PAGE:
Author(s): Smuda M, Henning C, Raghavan CT, Johar K, Vasavada AR,
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Abstract In human lens proteins, advanced glycation endproducts (AGEs) originate from the reaction of glycating agents, e.g., vitamin C and glucose. AGEs have been considered to play a significant role in lens aging and cataract formation. Although several AGEs have been detected in the human lens, the contribution of individual glycating agents to their formation remains unclear. A highly sensitive liquid chromatography-tandem mass spectrometry multimethod was developed that allowed us to quantitate 21 protein modifications in normal and cataractous lenses, respectively. N(6)-Carboxymethyl lysine, N(6)-carboxyethyl lysine, N(7)-carboxyethyl arginine, methylglyoxal hydroimidazolone 1, and N(6)-lactoyl lysine were found to be the major Maillard protein modifications among these AGEs. The novel vitamin C specific amide AGEs, N(6)-xylonyl and N(6)-lyxonyl lysine, but also AGEs from glyoxal were detected, albeit in minor quantities. Among the 21 modifications, AGEs from the Amadori product (derived from the reaction of glucose and lysine) and methylglyoxal were dominant.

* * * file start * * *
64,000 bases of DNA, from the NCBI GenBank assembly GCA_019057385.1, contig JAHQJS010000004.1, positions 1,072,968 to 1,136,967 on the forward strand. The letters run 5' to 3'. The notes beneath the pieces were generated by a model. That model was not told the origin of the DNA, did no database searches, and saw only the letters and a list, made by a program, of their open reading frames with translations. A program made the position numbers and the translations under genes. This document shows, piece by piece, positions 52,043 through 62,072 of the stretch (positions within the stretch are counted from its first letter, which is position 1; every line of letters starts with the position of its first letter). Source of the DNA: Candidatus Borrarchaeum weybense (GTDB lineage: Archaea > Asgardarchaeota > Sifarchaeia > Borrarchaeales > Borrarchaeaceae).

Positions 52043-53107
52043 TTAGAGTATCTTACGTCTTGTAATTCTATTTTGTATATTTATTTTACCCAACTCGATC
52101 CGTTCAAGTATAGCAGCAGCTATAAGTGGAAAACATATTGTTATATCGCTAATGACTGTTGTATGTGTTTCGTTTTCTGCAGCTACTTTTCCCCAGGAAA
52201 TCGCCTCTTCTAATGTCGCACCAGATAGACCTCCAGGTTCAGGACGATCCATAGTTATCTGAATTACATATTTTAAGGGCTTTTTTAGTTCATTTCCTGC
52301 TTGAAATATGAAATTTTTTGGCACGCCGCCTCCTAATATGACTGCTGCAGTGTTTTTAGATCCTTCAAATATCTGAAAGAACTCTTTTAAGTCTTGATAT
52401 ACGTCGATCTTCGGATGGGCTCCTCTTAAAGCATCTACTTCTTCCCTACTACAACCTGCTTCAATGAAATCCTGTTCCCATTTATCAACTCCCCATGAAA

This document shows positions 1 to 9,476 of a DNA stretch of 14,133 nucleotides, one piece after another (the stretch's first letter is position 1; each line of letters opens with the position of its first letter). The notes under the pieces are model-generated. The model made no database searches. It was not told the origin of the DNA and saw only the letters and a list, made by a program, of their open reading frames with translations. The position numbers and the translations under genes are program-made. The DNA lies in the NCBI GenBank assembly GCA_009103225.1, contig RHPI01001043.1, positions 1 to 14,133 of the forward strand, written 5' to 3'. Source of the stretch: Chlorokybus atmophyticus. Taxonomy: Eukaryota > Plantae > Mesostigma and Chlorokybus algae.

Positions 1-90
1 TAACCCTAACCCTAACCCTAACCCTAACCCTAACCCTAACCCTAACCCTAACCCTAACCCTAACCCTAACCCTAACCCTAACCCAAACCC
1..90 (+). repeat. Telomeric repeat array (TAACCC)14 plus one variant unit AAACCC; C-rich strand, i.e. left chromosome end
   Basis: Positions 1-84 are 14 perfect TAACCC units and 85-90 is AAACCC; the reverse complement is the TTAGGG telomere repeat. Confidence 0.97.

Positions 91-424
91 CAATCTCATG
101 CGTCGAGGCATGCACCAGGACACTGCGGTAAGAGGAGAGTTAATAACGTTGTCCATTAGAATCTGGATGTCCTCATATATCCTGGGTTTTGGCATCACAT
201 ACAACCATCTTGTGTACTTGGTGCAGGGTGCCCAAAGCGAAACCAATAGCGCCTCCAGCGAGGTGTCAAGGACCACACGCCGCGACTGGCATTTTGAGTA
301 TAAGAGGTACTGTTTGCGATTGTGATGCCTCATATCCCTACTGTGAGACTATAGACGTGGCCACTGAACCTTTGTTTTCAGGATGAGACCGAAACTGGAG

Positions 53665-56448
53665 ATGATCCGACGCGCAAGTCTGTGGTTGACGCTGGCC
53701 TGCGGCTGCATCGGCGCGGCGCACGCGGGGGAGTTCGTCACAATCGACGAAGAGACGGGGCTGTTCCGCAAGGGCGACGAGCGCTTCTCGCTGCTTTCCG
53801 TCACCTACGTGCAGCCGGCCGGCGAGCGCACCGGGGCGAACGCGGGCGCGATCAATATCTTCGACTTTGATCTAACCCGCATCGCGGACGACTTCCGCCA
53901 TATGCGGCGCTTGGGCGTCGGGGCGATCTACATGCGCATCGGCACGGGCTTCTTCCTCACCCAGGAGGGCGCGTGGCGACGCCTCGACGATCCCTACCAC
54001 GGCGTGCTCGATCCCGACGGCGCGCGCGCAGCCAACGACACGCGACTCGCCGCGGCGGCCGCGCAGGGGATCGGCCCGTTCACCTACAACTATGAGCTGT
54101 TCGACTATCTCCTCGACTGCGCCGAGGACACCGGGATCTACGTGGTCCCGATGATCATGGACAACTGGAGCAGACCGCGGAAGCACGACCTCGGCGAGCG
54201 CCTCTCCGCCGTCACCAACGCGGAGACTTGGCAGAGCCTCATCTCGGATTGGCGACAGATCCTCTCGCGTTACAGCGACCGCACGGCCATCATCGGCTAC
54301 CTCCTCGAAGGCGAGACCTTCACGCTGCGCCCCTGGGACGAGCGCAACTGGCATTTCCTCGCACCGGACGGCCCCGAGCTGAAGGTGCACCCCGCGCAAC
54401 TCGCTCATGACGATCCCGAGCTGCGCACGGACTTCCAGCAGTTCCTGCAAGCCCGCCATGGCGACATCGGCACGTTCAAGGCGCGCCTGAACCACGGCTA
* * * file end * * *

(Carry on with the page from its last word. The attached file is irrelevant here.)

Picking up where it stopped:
This article was published in Biochemistry
and referenced in Journal of Metabolic Syndrome